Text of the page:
They were moved not just by anger but by the hope of repentance, Rev. Barber says. “That’s part of what it means to be a person of faith: You believe that people can be moved in deep places and change. So you put a cross before them, you put yourself, your body. You’re willing to sacrifice in hopes that somebody will say, ‘Wait a minute,’ and change their ways. The non-violent and the people of deep faith always transform history. And we’ll do it again.”
This politically savvy preacher has very concrete plans to make sure we do it again. He sees the movement he leads as a model for resistance across the country: “We must reduce fear through public education, through the streets, through the courts and through the electoral campaigns.”
“If you are going to change America you have to think states,” he says. “We believe North Carolina is the crucible. If you’re going to change the country, you’ve got to change the South. If you’re going to change the South, you’ve got to focus on these state capitols.” Spin-offs of the Moral Monday movement are already starting up in Virginia, South Carolina, Georgia, Florida and Alabama.
And you’ve got to change state politics at the county level, Barber advises. So he and his group are launching “North Carolina Moral Freedom Summer,” a statewide registration and mobilization effort for voters in all 100 counties of North Carolina.
But that’s just part of a larger program that also includes voter education, a social media strategy, and a legal strategy. “Many of these things, not just the voting rules, are going to be challenged in the courts using our state and federal constitutions,” Barber promises. That’s a lot of smart strategic thinking.
As far as he is concerned, though, there’s no way to separate smart politics from devout faith. He takes his inspirationequally from the Constitution, where he finds deep values to promote “the common good,” and from the Bible, which he sees teaching that love and justice should be at the center of public policy. “Isaiah 10 says, ‘Woe unto those who make unjust laws that rob the right of the poor.’ And we said, wait a minute, when you look at these policies, it’s not only bad policy, but it’s immoral and extreme.”
“Clergy persons are choosing to move in a prophetic tradition to challenge injustice and wrongs in government and systemic transgressions against our values,” Barber explains. “It’s our Jewish friends, Christian, Universalist, Muslim friends and others who are willing to put their voices and bodies on the line. That is significant when pulpits get on fire for justice.”
And wherever he goes, his “thundery oratory” will be filled “with biblical references to Pharaoh, Goliath, good and evil,” as ReligionNews reports.
“Good and evil.” That’s the key to the power of this new movement. It has gone beyond single-issue politics by find the common thread tying all progressive issue together, the thread spotlighted in the name of their action: The “Moral” March.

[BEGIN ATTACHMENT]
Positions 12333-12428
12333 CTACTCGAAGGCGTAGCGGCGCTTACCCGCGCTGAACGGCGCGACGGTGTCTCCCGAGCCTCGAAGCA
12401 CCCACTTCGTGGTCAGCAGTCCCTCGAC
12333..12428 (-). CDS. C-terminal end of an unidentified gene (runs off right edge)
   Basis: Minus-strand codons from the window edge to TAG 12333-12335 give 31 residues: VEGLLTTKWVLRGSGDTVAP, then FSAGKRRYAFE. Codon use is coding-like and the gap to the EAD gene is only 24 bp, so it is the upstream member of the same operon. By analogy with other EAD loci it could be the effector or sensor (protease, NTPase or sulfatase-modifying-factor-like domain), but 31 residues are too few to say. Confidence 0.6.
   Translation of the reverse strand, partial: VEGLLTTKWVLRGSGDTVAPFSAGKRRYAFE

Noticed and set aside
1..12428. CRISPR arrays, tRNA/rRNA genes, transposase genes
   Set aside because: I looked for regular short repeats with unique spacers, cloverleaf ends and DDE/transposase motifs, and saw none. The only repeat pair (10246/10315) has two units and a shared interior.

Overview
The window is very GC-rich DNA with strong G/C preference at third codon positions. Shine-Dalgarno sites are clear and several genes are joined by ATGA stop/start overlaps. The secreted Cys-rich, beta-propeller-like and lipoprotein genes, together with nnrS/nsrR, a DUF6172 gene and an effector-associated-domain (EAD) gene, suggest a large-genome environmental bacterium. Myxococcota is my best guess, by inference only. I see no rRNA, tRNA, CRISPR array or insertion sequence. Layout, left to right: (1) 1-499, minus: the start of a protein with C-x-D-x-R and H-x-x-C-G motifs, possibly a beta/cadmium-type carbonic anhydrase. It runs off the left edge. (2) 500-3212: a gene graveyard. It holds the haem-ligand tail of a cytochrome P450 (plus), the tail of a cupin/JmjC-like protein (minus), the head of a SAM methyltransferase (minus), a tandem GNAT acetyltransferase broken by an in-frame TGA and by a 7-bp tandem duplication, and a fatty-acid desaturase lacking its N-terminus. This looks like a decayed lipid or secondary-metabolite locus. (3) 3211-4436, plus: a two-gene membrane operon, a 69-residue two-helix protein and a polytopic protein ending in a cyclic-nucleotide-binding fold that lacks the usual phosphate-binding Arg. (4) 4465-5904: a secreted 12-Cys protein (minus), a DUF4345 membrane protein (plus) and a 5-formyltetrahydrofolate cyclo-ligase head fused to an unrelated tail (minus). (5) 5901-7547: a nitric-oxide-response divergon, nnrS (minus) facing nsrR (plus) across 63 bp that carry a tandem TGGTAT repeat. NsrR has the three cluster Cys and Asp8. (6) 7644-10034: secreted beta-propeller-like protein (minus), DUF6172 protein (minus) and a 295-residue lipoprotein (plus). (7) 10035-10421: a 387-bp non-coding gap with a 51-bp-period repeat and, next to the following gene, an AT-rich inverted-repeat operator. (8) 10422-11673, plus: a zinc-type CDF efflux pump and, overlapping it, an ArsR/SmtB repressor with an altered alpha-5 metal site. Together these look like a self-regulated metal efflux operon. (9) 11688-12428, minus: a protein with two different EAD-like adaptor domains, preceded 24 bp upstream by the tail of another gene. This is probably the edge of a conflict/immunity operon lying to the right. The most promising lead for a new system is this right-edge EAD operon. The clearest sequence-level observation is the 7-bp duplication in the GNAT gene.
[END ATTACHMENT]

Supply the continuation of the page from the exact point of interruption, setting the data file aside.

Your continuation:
In North Carolina they understand whatGeorge Lakoff has been telling us for years. The left is losing the political argument by sticking to specific issues and factual evidence. Conservatives are winning because they “speak from an authentic moral position, and appeal to voters’ values.” So progressives “have to go up a level, to the moral level” and start dealing publicly “very seriously and very quickly with the unity of their own philosophy and with morality and the family.” Otherwise “they will not merely continue to lose elections but will as well bear responsibility for the success of conservatives in turning back the clock of progress in America.”
In North Carolina they are talking very seriously about morality, saying out loud that the same moral foundations undergird all progressive policies.
And they’ve discovered the power of that little word “moral” to unite religious progressives with secular progressives, who elsewhere are so often scared off by any talk of God and Jesus and the Bible.
The HKonJ organizers understand this very well. As their website says, they intentionally highlight the word “moral,” even though some secular progressives object to the use of this kind of language because of its religious overtones. It sounds too much like Jerry Falwell’s Moral Majority. But of course by that logic, progressives couldn’t use words like “liberty” or “freedom” either. After all, both of those words have also been monopolized by the far right in recent years. Indeed, there’s a strong argument to be made that progressives have too often shied away from the use of such overarching language — thus ceding it without a fight to the right. Put simply, there is nothing inherently religious in the word “moral”; it is a powerful and important word that’s plenty big enough to be of great use and profound meaning to secular and religious progressives alike.
Those nearly 100,00 Moral Marchers in Raleigh pose crucial questions to progressives across America: Are we ready to move beyond our own issues to join a unified, strategically savvy progressive movement encompassing every issue? And are we willing to do what it takes for that movement to succeed: to drop our suspicion of religion, to lift up the word “moral” as a bridge across the religious-secular divide, to judge religious progressives by the content of their policies and not the color of their vocabulary?
If enough progressives answer “yes,” this could indeed be the start of something big.